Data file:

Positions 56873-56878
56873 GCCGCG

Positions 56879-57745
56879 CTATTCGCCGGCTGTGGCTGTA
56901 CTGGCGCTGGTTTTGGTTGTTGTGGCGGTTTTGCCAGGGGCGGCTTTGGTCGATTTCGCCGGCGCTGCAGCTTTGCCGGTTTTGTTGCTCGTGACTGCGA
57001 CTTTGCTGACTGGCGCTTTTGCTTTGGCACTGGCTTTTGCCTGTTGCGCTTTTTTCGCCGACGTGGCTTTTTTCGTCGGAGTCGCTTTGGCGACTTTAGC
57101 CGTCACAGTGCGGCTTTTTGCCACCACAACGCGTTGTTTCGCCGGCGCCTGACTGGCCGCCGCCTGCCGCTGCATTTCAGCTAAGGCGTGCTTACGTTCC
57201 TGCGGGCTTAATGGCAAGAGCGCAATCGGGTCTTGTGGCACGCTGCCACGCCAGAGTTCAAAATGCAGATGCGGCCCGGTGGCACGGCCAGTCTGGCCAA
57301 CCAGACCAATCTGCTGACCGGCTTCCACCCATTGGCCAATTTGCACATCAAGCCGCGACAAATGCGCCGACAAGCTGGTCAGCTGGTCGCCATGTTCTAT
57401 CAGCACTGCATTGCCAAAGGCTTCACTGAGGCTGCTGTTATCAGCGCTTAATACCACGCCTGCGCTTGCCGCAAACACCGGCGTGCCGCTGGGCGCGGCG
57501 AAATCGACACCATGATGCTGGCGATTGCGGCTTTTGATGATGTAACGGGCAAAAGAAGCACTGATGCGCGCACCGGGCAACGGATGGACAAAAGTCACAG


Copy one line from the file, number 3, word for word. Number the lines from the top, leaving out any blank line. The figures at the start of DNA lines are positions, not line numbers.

Positions 56879-57745